Zooop!

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I’ve been singing all morning.

Today is Monday – a traditional folk song – inspired an Eric Carle picture book. It apparently inspired me too, because I’m happily singing and singing.

Today is Monday … Today is Monday … Monday, string beans. All you hungry children, come and eat it up!

A week’s worth of eating continues, ending with Sunday and ice-cream. It’s a fun, catchy, sing-song sort of way to teach kids the days of the week.

The very best day though … is Wednesday.

Today is Wednesday … Today is Wednesday … Wednesday, Zoooop! All you hungry children, come and eat it up!

Zoooop!

So. Much. Fun.

Here’s a link. Enjoy the song. And the book. And some Zoooop too!

It’s been a Zoooop! kind of week around here. Butternut Squash soup on Monday. Tortellini Soup on Wednesday. And Cheddar Broccolli’s up next on the menu.

I’m all in. My husband is too – and he’s a self-proclaimed, “Not a soup kind of guy.”

What follows is the recipe I adapted for Butternut Squash … Zoooop. You’ll find another version with smoked bacon and a baguette  in my favorite Vermont Farm Table Cookbook.

Not a Soup Kind of Guy declared it,  “the best soup I’ve ever had.”

I’m not sure if he means it … he said the same thing about the Tortellini Zoooop!

Butternut Squash Soup with Maple Syrup

  •  tablespoons unsalted butter
  • 1 large Vidalia onion, chopped
  • 3 pounds butternut squash (1 large), peeled, seeded, and cut into 1-inch pieces
  • 1/2 cup pure Vermont maple syrup
  • 2 tablespoons fresh lemon juice
  • 1 teaspoon ground cinnamon
  • 1 teaspoon nutmeg
  • 4 cups low-sodium chicken stock1.
  • Kosher salt and freshly ground black pepper
  1. Saute the onion in butter in a large stockpot, stirring occaisionally, until the onion is soft and translucent, about 5 minutes.
  2. Add the squash, maple syrup, lemon juice, cinnamon, nutmeg, and chicken stock. Bring to a boil over medium-high heat. Reduce the heat to a simmer and cook until the squash is fork-tender, about 20 minutes.
  3. Working in batches, puree the soup in a blender or food processor until smooth. Return the soup to the pot and add stock if necessary to achieve the desired consistency.
  4. Bring to a simmer and continue cooking until heated through. Salt and pepper to taste.

This recipe fed our little family of three one night for dinner and the next day for lunch, as well as four additional servings frozen and waiting for another … Wednesday!

mix-ins

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While the weather outside isn’t quite frightful yet, it’s still on the colder side of chilly and I’m all about finding ways to warm up.  These days, I’m bundled up, tucked in, hat-wearing, soup-eating and warming my hands by the fire whenever possible.

And I’m making time in the morning for a rib-sticking, healthy bowl of warmth too – good old-fashioned oatmeal!

There was a time when I tended towards instant, but these days I’m fascinated with making my own everything from scratch, and cooking up a batch of stove-top oats takes but a few minutes. While it’s simmering, consider what’s in your cupboard for whatever’s on hand for mix-ins. You’ll know what’s in your breakfast because you mixed it yourself!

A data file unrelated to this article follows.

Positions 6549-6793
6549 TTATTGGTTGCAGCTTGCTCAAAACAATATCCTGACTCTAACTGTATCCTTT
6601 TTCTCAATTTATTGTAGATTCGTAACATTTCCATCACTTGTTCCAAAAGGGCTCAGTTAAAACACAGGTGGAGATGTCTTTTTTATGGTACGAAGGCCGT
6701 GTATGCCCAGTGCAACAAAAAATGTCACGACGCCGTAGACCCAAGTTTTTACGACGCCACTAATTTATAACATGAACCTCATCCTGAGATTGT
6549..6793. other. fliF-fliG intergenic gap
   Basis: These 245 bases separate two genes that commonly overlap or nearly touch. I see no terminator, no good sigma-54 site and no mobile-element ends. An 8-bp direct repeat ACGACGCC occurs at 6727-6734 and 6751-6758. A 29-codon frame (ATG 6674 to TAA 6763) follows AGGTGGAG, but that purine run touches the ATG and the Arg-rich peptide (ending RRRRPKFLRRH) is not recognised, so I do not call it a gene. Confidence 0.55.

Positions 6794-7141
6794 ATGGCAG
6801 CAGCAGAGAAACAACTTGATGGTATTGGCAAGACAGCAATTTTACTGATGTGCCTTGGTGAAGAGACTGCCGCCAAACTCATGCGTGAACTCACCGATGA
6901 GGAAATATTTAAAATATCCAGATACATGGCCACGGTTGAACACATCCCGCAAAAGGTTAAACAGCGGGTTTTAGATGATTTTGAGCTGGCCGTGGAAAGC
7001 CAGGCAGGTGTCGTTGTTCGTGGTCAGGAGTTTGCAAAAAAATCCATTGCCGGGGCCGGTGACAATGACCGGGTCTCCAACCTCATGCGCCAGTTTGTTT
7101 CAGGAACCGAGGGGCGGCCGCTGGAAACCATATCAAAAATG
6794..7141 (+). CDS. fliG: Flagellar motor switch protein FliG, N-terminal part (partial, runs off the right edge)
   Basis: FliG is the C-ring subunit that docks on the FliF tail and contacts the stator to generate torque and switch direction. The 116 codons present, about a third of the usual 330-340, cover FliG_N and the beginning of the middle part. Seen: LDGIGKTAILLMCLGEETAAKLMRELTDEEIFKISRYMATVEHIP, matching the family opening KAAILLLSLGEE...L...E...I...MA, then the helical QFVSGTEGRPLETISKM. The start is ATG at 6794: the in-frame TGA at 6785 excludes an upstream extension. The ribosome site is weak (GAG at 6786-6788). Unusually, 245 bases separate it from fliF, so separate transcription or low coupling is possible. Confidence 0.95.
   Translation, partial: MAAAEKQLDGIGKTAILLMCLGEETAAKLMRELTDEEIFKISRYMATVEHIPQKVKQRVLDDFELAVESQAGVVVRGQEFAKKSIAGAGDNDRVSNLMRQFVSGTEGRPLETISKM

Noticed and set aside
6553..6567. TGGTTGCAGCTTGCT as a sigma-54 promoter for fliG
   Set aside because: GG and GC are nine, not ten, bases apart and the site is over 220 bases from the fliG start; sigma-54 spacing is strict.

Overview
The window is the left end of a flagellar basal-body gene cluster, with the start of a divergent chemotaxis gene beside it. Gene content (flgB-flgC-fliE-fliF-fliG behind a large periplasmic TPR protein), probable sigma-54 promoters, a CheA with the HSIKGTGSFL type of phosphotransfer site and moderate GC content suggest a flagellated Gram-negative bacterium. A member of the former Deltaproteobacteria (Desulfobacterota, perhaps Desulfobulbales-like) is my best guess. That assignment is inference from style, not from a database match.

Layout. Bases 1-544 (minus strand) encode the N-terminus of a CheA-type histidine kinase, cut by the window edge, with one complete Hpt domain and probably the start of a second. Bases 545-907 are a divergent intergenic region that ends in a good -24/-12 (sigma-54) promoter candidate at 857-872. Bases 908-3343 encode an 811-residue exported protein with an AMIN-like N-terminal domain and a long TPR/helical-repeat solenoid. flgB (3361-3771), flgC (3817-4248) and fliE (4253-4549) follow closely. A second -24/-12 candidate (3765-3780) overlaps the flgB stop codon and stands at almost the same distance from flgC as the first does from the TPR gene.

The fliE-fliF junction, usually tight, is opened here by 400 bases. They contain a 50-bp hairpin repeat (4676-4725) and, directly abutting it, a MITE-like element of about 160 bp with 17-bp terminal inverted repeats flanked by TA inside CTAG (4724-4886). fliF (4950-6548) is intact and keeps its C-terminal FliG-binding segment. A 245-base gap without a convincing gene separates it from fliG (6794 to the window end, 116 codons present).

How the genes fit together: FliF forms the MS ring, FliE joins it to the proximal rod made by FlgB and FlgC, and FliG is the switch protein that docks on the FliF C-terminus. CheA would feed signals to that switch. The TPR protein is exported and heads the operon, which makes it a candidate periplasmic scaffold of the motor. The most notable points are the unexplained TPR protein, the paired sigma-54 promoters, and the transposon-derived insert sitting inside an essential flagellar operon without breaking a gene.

Oatmeal’s a workhorse of a breakfast, high in fiber and antioxidants. A mix-in like dried cranberries adds even more nutritional value to the bowl … just be careful of added sugar. Speaking of sugar, I remember my mother mixing brown sugar in my oatmeal, and that’s an option I’ve traded for a dollop of honey or a quick pour of pure maple syrup.

Just yesterday morning, I added freshly chopped honeycrisp apples and cranberries to my oatmeal and the combination was delicious. A little sweet, a little tart … and so warm!

Mix and match your mix-ins and roll with whatever you’ve got in your kitchen.

Here’s a few possibilities:

  • flax seed                                              cranberries
  • almonds                                              raisins
  • walnuts                                               apples
  •  honey                                                 peaches
  • maple syrup                                      banana
  • cinnamon                                           pears
  • blueberries

I’ll be eating well and staying warm all winter long!

Any ideas to add to my list?

 

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chow-da

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There’s still corn at the farmer’s market, so chow-da’s on the menu tonight. Partnered with BLTs, it’s one of my husband’s favorites.  As soups go, his preference runs toward a good chowder, and he’ll eat just about anything between two slices of bread.

More and more often, I’m cooking with what’s fresh, what’s in season, what’s whole, and healthy. I consider it our grand good fortune to live in an area with a number of farms nearby.  In Vermont, the source of my new and most favorite cookbook, there’s farms aplenty and a hard-working, home-grown mindset I love.

If you love farm-to-table eating, delicious, do-able recipes, and stunning photography … check out: the Vermont Farm Table Cookbook.

In the meantime, enjoy this Corn Chowder recipe:

Corn Chowder

from Kimball Brook Farm, a certified organic dairy farm in the Champlain Valley

  • 1 tablespoon olive oil
  • 4 slices thick-cut bacon, chopped
  • 1 tablespoon unsalted butter
  • 1 medium sweet onion, diced
  • 1 cup diced celery